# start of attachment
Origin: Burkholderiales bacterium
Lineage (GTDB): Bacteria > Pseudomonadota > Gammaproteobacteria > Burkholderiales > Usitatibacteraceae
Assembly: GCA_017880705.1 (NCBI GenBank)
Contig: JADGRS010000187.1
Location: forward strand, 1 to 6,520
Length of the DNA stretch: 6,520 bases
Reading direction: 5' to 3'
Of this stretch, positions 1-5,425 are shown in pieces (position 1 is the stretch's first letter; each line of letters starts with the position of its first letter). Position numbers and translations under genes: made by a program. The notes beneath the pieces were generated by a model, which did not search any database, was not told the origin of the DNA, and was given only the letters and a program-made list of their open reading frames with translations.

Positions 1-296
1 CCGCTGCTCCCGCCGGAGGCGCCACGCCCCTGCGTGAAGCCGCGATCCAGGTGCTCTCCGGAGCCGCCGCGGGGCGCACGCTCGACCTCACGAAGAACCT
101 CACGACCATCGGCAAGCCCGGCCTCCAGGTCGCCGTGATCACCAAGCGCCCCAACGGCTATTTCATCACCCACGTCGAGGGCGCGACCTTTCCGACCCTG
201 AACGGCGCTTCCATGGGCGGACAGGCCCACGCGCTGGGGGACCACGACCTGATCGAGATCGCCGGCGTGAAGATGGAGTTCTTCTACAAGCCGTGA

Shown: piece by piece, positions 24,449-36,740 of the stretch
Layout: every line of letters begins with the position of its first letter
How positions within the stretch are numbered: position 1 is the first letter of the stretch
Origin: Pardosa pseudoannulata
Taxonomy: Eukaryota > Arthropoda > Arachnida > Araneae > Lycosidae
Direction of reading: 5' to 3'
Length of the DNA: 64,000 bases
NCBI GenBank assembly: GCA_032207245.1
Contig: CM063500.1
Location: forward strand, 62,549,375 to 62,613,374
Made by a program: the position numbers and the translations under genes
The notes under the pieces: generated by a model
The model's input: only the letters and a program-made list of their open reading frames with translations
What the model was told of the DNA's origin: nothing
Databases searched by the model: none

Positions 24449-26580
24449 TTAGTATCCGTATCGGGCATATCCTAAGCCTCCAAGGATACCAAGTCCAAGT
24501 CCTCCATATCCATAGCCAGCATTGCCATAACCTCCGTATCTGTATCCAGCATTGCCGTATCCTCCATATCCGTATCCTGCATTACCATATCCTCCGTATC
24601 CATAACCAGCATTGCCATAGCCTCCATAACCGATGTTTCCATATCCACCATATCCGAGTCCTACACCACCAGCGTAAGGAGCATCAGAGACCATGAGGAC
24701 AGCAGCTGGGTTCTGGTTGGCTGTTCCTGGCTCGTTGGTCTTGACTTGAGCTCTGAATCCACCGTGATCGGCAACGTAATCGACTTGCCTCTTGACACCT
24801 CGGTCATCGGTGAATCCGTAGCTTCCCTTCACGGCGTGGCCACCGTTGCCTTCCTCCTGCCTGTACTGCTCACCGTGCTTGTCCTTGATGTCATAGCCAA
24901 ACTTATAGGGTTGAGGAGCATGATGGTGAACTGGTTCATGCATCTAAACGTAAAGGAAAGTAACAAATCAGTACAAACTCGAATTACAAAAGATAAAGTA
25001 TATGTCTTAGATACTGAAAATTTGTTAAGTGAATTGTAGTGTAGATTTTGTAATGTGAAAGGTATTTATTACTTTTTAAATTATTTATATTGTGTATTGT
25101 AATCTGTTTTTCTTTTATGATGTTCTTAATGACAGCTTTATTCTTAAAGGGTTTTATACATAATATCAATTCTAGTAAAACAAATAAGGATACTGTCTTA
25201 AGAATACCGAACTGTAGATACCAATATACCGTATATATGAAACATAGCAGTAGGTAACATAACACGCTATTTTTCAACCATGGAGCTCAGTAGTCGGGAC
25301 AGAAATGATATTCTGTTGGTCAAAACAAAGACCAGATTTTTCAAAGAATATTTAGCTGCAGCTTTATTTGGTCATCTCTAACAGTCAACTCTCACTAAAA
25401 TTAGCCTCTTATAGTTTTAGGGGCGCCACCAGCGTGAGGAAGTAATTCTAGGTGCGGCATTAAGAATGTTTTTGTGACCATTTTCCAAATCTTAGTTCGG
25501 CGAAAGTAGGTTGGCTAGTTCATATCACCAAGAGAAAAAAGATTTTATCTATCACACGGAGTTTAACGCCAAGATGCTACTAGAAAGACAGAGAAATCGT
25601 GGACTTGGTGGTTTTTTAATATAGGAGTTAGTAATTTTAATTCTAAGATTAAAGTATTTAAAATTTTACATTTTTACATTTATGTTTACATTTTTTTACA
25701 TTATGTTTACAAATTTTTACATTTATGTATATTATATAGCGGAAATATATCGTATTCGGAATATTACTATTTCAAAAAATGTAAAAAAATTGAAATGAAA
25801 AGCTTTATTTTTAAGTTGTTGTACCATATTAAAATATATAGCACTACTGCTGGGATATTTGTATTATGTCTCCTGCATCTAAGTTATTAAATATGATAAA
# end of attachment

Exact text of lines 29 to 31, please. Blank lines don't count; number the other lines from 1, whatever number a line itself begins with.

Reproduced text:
24449 TTAGTATCCGTATCGGGCATATCCTAAGCCTCCAAGGATACCAAGTCCAAGT
24501 CCTCCATATCCATAGCCAGCATTGCCATAACCTCCGTATCTGTATCCAGCATTGCCGTATCCTCCATATCCGTATCCTGCATTACCATATCCTCCGTATC
24601 CATAACCAGCATTGCCATAGCCTCCATAACCGATGTTTCCATATCCACCATATCCGAGTCCTACACCACCAGCGTAAGGAGCATCAGAGACCATGAGGAC